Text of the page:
Education: Marist Fathers

French priests of the Society of Mary were the backbone of Catholicism in New Zealand’s pioneering days. They bore the letters SM after their names but became known generally as Marist Fathers, or just Marists. In the early days they roved the country bringing Mass and the sacraments to the scattered faithful.

St Bede's College, main building

The Society of Mary was born and headquartered in France. (Please note, use of the name “Marists” in this article does not refer to the Marist Brothers.) As a religious order the Marists served the mission fields of the Southern Pacific. One priest, Fr Peter Chanel, was canonised as a saint and martyr after being murdered on the island of Futuna. His death led to the community’s conversion to Catholicism en-masse.

Marists in early New Zealand ranged from Bishop Pompallier helping with preparation of Te Tiriti o Waitangi, to tough types braving the broad rivers and treeless plains of Canterbury to visit their flock. The first Bishop of Christchurch was a Marist. English-born Bishop John Joseph Grimes SM. Having studied and taught in France, Ireland and the USA, he was able to mix with the mainly Irish Catholics in Canterbury and Westland. He was fortunate to have mainly fellow Marists to develop parishes throughout the diocese.

For many years the main thrust of the Marist priests was serving in parishes. The Society of Mary established a seminary near Napier and soon New Zealand-born priests were being ordained.  Marist priests ran many parishes, including Greymouth, Hokitika, Timaru, Waimate, Temuka and St Mary’s until the 1980s.

Bishop Grimes’ successor, Bishop Brodie, was not a Marist. He became involved in some feuding with the Marists between 1916 and 1921. One issue was the Marists’ hold on parishes in the diocese, principally St Mary’s, Christchurch. This centrally based parish extended over a vast expanse of the city. Bishop Brodie wanted to take St Mary’s from the Marists to become a parish of the diocese. The Marists opposed this and were backed by Church law. The bishop then chose to divide the parish and create new ones. Under Church law, the new parishes remained in diocesan hands.

Another issue was the Marists’ proposal to develop a novitiate in Christchurch for boys interested in becoming Marist priests. Bishop Brodie refused this request, saying it did not fit in his “plans of diocesan organization and development”. Relations between the bishop and the Marists might have been soured but correspondence between them in the following years showed the bishop was generous towards the Marists and they, in turn, came to regard him as a model of piety and empathy.

The Marists saw Catholic education as a vital mission. Many Marist priests were trained as teachers to work in Marist schools, where they could foster boys to consider priestly vocations. In the first 50 years of St Bede’s, 120 Old Boys were ordained priests, 72 of them Marists.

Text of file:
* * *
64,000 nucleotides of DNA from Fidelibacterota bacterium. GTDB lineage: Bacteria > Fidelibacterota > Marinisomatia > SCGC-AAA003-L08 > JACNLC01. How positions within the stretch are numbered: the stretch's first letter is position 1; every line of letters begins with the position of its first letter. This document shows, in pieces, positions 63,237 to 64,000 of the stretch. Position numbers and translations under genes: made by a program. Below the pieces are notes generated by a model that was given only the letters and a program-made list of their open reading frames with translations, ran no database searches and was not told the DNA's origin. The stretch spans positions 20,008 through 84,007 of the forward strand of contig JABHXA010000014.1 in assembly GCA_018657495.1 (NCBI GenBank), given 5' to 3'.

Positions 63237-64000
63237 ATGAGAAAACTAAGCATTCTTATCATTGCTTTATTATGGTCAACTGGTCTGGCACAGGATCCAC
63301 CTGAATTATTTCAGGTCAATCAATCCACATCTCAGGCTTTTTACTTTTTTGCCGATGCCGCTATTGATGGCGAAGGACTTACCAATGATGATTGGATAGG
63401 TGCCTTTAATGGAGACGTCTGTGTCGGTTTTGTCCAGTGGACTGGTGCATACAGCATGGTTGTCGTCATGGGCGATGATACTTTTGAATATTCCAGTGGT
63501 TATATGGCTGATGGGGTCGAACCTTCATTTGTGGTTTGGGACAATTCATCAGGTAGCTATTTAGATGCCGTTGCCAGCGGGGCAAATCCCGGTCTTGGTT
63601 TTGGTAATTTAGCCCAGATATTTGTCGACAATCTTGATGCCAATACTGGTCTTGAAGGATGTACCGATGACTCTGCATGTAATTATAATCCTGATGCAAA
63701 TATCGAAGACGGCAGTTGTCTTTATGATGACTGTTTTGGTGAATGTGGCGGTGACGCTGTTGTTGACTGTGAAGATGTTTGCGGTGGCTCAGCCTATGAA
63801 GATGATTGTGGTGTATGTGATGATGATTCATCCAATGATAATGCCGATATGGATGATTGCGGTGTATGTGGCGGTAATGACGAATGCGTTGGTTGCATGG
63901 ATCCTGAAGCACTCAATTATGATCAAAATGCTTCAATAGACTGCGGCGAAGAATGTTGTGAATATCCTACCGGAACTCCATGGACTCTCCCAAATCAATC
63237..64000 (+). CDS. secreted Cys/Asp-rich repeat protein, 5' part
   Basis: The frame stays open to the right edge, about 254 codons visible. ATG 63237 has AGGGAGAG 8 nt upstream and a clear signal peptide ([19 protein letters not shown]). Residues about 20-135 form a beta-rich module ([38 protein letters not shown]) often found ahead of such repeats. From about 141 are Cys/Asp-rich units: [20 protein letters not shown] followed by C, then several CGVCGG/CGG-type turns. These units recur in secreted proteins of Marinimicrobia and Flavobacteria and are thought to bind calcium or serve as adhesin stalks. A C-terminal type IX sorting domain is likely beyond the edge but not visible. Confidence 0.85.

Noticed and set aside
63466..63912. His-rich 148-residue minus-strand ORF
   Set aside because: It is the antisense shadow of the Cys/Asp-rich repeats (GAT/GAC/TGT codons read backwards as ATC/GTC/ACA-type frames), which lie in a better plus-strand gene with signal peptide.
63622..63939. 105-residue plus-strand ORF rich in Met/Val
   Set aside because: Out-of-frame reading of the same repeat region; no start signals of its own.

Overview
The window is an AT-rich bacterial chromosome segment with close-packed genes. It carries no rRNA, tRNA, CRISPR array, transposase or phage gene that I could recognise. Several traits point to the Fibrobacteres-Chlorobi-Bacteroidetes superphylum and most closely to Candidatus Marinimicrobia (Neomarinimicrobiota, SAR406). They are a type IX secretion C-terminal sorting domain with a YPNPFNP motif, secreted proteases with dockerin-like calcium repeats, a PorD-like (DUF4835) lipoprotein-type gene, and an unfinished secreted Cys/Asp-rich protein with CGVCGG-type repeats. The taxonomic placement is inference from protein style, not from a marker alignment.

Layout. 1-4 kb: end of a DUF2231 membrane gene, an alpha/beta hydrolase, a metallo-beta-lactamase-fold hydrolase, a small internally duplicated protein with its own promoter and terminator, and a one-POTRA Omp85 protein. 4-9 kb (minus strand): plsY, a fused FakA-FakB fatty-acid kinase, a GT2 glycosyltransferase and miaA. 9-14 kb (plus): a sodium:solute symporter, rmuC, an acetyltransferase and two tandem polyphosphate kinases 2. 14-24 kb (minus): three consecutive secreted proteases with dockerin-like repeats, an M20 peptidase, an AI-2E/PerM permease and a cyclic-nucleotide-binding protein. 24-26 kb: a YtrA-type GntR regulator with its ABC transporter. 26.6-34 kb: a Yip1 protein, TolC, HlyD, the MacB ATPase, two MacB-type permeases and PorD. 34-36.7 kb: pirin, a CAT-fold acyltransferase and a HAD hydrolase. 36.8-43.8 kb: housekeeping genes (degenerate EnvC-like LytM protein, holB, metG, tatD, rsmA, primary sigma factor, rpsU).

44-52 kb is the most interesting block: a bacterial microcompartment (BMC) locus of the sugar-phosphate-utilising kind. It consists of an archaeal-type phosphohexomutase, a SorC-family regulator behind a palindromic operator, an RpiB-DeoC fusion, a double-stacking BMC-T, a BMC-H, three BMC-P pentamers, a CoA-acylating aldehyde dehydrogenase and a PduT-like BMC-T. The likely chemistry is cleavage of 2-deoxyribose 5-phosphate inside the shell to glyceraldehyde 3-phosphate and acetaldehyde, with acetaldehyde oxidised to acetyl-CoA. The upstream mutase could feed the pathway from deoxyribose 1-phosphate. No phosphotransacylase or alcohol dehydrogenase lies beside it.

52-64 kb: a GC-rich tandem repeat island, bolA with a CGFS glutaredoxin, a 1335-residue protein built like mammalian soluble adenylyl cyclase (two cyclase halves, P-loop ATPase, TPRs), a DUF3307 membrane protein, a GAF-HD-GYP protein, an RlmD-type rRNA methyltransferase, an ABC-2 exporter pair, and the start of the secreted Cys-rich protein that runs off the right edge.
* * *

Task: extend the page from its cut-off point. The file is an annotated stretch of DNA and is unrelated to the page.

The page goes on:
Bishop Grimes, in 1908, proposed the establishment of a secondary boys’ boarding school in Christchurch. He invited the Society of Mary to supply priest-teachers for the school. The Marist Provincial in Wellington, Fr P Regnault SM, supported him. In 1911, the so-called St Bede’s Collegiate School opened at the intersection of Ferry Road and Fitzgerald Avenue, with 20 pupils. Classes ranged from Form 1 (Year 7) to a level preparing students for university studies. The site, the original Nazareth House retirement facility, was too small to accommodate boarders but was intended to be an interim location until a permanent site could be found. The Ferry Road section was too small for sports, so students took the five-minute walk to Lancaster Park for their games. Unable to man a full rugby team, the school adopted “soccer”, along with cricket, as the main codes.

#328 SBC Cricket Team 1927
#327 SBC Football Team 1927
#326 SBC Rugby Team 1931

The name of St Bede was applied to the Christchurch school in recognition of its English traditions. St Bede had been a most learned Benedictine Monk at Jarrow in northern England.

A 20-acre block of farmland on Main North Road, Papanui, was purchased in 1914. Almost at the gate was the terminus of the Cashmere-Papanui tramway, so handy for dayboys. In short time more adjoining land was bought. Much of the land would be farmed by the Marists through the next five decades. Cows provided milk for the boarders and pigs generated revenue for the college accounts.

Construction of school buildings was delayed by World War I. Building began at last in 1918 and the newly named St Bede’s College moved there in 1920. On the school roll were 54 boarders and 38 day-boys, including 23 from the Ferry Road site. The boarders came mainly from rural Canterbury and the West Coast.

Some of the farmland was whittled away over the years as extra sports grounds were developed and new buildings erected. Some of the land was sold for suburban housing development. More than a century later the Society of Mary still owns and occupies the college property, though many aspects of it have changed.

The Marists did not always own it. The common understanding had been that the Society of Mary, with responsibility for the property as an educational establishment, would be vested as owner.  However, a clerical error in the Land Court offices vested the Bishop of Christchurch, representing the diocese, as legal owner.

When the mistake was discovered, the Marists were irked. The matter simmered for years. Bishop Grimes died in 1915. His successors, Bishop Brodie and Bishop Lyons, would not take legal action against it. On one hand, people argued that the people of the diocese had contributed greatly to appeals for money to finance the school, therefore the diocese should own it. On the other, Marists claimed the public contributions were targeted specifically for the college, so the Society of Mary should be the legal owner.

Documents in the Diocesan Archives show that Bishop Joyce, installed in 1950, settled the issue. After seeking advice from Archbishop McKeefry in Wellington, and counsel from Christchurch solicitor Mr R J Loughnan, Bishop Joyce instigated court action and the error was amended in 1952.